Citroen C4 hatchback set to return

26 Jan, 2018 1:50pm John McIlroy

Exclusive image previews how the new Citroen C4 could look, after CEO Linda Jackson admitted the C4 Cactus is just a ‘transitional step’

Citroen is likely to follow up its latest, revised C4 Cactus with a more mainstream rival to the VW Golf and Ford Focus, the firm’s boss has suggested.

The French maker dropped the slow-selling, ultra-conservative C4 hatch last year, and it’s hoping the revamped C4 Cactus, due on sale shortly, will compete with the Golf, Focus and Vauxhall Astra.

However, CEO Linda Jackson has acknowledged to KinyuKinr that the repositioned C4 Cactus is “a transitional step” and admitted that in the medium to longer term, Citroen is likely to go back to a true C-segment-sized car, even if it’s not as conventional as the outgoing C4. Our exclusive image previews the car’s look, although Jackson has hinted that the firm will take an extreme approach.

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“The C-segment, and that type of vehicle – the regular C4 hatchback – is extremely important to us. So as we come into the replacement of new vehicles, we will be bringing in a type of replacement for C4,” Jackson said. “I’m not saying we’re going to get rid of Cactus, but we will introduce a new C-segment car.

“It’ll be in the sector but it will not be traditional. Nor will it necessarily be the C4 Cactus. As time evolves, we’ll move back into what we call our core model strategy, which will be to have a C-segment car. C4 Cactus is a transitional step; you could see it like that. It’s a pragmatic way of doing this.”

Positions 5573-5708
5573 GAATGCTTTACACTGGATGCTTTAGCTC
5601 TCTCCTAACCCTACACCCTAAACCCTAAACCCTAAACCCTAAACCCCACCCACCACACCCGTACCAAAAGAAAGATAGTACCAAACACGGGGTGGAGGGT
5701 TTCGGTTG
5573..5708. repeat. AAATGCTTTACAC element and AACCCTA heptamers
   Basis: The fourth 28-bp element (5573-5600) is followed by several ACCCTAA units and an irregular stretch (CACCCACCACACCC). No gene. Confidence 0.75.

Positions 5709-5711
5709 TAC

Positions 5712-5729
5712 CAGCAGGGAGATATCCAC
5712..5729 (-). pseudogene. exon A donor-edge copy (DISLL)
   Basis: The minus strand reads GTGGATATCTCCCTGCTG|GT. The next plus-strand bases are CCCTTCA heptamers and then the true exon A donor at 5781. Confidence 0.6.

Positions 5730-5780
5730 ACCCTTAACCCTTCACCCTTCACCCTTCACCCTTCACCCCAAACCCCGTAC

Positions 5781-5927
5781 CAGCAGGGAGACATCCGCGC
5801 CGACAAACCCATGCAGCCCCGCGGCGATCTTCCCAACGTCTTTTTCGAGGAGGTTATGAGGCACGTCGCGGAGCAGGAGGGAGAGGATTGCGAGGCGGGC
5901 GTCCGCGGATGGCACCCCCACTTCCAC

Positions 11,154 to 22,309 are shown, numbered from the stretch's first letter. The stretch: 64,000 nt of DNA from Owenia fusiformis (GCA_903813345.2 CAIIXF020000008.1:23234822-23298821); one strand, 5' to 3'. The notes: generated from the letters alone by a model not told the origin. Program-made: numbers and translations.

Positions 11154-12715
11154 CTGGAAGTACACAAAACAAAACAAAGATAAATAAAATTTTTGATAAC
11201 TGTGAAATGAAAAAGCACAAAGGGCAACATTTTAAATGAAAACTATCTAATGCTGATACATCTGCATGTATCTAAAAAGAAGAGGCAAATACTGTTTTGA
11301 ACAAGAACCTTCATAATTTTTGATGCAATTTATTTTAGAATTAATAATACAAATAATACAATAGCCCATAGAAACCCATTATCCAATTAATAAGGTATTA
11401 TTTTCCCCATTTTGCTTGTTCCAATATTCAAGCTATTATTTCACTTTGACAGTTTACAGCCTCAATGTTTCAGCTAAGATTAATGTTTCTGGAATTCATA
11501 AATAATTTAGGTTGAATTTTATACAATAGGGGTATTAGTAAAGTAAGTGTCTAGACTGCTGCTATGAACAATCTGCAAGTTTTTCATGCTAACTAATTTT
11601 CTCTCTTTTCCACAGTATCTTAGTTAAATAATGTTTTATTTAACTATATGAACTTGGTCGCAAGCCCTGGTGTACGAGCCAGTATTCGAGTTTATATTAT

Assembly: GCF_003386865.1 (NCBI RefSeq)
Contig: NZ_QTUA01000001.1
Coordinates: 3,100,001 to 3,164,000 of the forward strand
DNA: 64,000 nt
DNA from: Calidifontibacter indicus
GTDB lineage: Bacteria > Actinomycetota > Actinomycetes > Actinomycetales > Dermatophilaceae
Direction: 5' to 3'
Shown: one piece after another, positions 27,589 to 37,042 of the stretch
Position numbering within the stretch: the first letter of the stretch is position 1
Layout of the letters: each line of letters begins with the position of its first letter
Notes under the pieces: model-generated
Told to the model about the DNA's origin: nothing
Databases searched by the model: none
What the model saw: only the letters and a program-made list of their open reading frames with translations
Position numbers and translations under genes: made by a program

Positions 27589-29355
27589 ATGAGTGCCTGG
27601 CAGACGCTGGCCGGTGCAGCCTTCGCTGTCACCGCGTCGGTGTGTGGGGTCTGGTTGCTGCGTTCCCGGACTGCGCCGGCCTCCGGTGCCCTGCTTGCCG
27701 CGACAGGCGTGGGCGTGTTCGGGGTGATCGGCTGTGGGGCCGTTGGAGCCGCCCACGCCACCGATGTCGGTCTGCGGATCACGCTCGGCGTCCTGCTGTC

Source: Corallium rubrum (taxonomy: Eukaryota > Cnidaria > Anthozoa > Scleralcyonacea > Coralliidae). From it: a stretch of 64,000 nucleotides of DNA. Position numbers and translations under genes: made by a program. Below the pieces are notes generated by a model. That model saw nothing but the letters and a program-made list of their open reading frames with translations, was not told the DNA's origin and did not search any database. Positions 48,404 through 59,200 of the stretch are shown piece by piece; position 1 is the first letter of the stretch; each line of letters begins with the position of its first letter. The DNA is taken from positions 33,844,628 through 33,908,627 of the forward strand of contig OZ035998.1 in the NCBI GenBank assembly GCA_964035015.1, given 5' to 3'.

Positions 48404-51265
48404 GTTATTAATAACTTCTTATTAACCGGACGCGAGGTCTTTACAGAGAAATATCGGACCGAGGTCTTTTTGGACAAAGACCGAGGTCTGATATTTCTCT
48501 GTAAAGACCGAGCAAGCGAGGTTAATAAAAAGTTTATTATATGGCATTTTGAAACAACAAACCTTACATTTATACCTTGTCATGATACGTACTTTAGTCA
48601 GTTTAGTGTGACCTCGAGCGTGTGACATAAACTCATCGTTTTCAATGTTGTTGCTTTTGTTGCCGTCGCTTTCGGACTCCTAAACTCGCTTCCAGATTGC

Jackson rejected the idea that Citroen’s Cactus principles – introduced on a concept and then on the C4 Cactus – are being watered down and dropped through time. “I still love the original C4 Cactus because it’s given us so much inspiration,” she said.

Citroen saw its global sales decline in 2017, thanks mainly to a huge drop in China, where stronger local brands and a lack of an SUV in the firm’s line-up resulted in a fall of nearly 48 per cent. However, Jackson believes the arrival of the C3 Aircross and imminent C5 Aircross can get Citroen back on track.

She also suggested up to 10 per cent of Citroen sales will be online by 2021, adding: “Can I imagine a point where you look at a car online, configure it, play round with colours and options, then go to a dealer to touch and feel the car, test it, then order [back] at home? Yes, I can.”

Click here for all the latest on the new 2018 Citroen C4 Cactus...